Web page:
Rawai Days

The Last Encounter

I came across the Tao today, again.

I was waiting, interminably, it seemed,

For my veggie pizza to arrive,

In a bakery in Rawai, in Phuket, in Thailand.

I was trying, hard, to not become agitated.

No real sense in becoming agitated these days.

I must have learned a good deal of patience because I hid my annoyance well.

I had been biding my time looking at this pile of old used up magazines.

Good thing they weren’t dusty.

Golf 2014, Golf 2015, Golf 2016, Phuket Destinations.

They all looked the same.

Then the server brought my pizza after I waited a half hour.

But the owner seated nearby noticed right away it was not what I usually ordered.

‘Sausage, no?’ she inquired.

“Yes, no sausage,” I said, trying to not sound annoyed.

She disappeared into the kitchen.

 

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I kept occupying myself with all these old scribblings – none of which interested me.

Then I encountered one called, Creative something or other – I don’t recall exactly.

I began thumbing through it.

Fifteen minutes later my pizza still was not ready.

No one asked if I wanted a Cafe Americano refill which I always get.

Was it some cultural thing?

Usually my wife is with me and she orders.

I speak close to zero Thai.

Perhaps they’re too polite to interfere in my privacy.

Maybe they were waiting for a sign from the foreigner that he’s ready to be waited on, again.

So I get up, approach the counter, and ask for coffee. I tell them I had ordered pizza too.

Back to my table with the dated magazine which – given the ridiculous delays – I am beginning to take the whole situation as a sign that I was supposed to read what appeared next.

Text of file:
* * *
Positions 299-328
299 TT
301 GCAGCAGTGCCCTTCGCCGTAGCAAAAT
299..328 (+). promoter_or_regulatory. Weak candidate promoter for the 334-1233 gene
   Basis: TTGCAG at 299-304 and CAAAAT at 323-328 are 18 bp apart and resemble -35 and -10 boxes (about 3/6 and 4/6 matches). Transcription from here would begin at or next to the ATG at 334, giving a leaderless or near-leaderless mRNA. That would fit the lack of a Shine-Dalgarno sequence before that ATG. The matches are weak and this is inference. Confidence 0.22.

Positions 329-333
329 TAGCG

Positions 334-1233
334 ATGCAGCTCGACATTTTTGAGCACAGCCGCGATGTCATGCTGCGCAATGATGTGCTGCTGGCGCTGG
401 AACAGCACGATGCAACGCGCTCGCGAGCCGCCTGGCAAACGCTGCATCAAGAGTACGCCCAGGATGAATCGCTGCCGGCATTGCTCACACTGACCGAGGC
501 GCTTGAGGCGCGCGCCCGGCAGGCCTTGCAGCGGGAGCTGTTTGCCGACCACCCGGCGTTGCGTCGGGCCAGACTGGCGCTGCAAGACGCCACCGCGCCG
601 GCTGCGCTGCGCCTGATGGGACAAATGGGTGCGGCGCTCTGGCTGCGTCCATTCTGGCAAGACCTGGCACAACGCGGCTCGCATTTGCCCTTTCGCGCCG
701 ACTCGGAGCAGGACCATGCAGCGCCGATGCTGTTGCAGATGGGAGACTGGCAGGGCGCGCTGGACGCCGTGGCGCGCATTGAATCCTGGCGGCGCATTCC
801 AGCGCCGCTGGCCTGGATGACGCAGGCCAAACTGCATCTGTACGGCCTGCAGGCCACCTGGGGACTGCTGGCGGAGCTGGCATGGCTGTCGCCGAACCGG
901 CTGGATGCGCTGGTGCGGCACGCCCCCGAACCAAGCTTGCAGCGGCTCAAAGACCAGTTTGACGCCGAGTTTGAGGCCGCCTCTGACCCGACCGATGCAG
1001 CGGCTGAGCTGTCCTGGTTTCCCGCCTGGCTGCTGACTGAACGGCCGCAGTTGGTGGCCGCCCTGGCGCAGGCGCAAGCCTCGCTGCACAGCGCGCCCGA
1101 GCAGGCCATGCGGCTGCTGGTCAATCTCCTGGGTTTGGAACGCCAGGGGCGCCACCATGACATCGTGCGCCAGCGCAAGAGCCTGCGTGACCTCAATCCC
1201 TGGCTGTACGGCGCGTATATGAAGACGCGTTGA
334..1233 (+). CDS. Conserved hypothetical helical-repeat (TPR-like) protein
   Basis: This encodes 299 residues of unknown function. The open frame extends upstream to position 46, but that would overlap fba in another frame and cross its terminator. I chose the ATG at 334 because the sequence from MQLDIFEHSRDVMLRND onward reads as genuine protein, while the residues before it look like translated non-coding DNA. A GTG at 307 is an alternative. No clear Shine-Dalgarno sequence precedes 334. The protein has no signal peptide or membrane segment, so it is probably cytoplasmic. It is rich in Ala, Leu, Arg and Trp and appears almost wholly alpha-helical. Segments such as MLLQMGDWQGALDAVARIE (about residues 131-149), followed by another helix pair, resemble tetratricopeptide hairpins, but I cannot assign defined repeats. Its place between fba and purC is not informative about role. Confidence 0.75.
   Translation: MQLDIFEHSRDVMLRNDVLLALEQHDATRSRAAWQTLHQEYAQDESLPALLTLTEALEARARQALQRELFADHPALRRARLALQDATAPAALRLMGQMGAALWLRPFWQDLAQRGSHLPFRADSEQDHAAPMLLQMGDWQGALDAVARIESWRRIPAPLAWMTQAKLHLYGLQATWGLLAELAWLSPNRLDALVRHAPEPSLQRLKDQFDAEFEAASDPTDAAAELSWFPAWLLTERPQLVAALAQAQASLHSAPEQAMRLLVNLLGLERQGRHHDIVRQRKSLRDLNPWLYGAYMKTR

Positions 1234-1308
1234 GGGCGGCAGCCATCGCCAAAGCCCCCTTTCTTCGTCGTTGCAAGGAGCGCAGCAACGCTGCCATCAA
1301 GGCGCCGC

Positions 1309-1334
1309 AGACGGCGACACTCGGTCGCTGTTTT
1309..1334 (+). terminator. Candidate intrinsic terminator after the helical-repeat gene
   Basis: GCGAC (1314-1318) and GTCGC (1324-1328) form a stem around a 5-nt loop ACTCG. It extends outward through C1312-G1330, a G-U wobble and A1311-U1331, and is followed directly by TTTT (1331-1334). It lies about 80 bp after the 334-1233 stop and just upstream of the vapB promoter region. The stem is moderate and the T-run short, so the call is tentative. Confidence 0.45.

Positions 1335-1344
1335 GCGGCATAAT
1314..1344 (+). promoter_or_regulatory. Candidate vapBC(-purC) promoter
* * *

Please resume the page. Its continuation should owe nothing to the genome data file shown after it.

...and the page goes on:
Kind of like a destiny thing.

Yes, I came all the way from the good old USA nearly three years ago so I could come to this moment.

Anyway, there it was – an article on the Tao.

And I had studied Buddhism and, to a lesser extent, Taoism, Jainism, etc.

My last encounter with anything remotely religious or philosophical left a bad taste in my mouth as did the one before that.

My wife and I had entered a Jain temple in Mumbai, India.

But I was stopped abruptly by a disagreeable monk.

No, I could not be there wearing a black shirt. – black was no good.

Why not?

Black was no good.

Why?

No reason. Just no can do.

It had to be one of the colors that were displayed on the altar – lovely pastels.

“Seriously?”

Yes.

Good-bye, then.

That was about eight years ago.

So much for my study of Jainism.

I tried to enter the Haj Sophia some months before that.

It was supposed to have been a museum – not a mosque so far as I knew.

No. No entry. Wait until the service ends.

No, I wasn’t going to wait.

This Romanesque edifice with its relatively recent minaret additions had been at the center of the western tradition.

And I – a westerner – had to wait?

I left, never to return, I guess.

I hope the Christians grab it back someday.

 

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Reactions to negative situations can last years for me.

Today, I recalled my Yin Yang ring that I purchased from an Austrian in San Jose, Costa Rica,  years ago.

I don’t  know what happened to it.

But maybe I went swimming and it fell off my finger like what happened with my wedding ring.

It fell into a lake in the mountains of New Hampshire.

Cold water and a narrowed finger.

Never got another.

Actually, now that I  remember, I did get another.

I just don’t wear it.

No particular reason except it feels clunky on my finger.

A constant, minor irritation.

Here I am now in Rawai, wearing no wedding ring – and planting some roots.

What for?

Good question.

Not worth trying to find an answer though.

Don’t need roots, just plants and lots of them.

Moving soon back to the jungle where the air is fresh and clean.

And where I expect my asthma will leave me be and relax its formidable grip.

 

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But for now, I have Lao Tzu’s Tao Te Ching – written about 2500 years ago.

The essence of Yin/Yang and the words of the master. Translation by Tolbert McCarroll.

My pizza arrived.

Delicious.

Well worth the wait.

I had read the article, already.

I’m inspired.

I go home.

I call it home – it’s merely been seven months, as was the last home and the one before that.

Sevens.

Must be something significant there.

No sense trying to figure it, though.

I find my online copy of the Tao.

Maybe this one will provide answers.

Maybe the last encounter.

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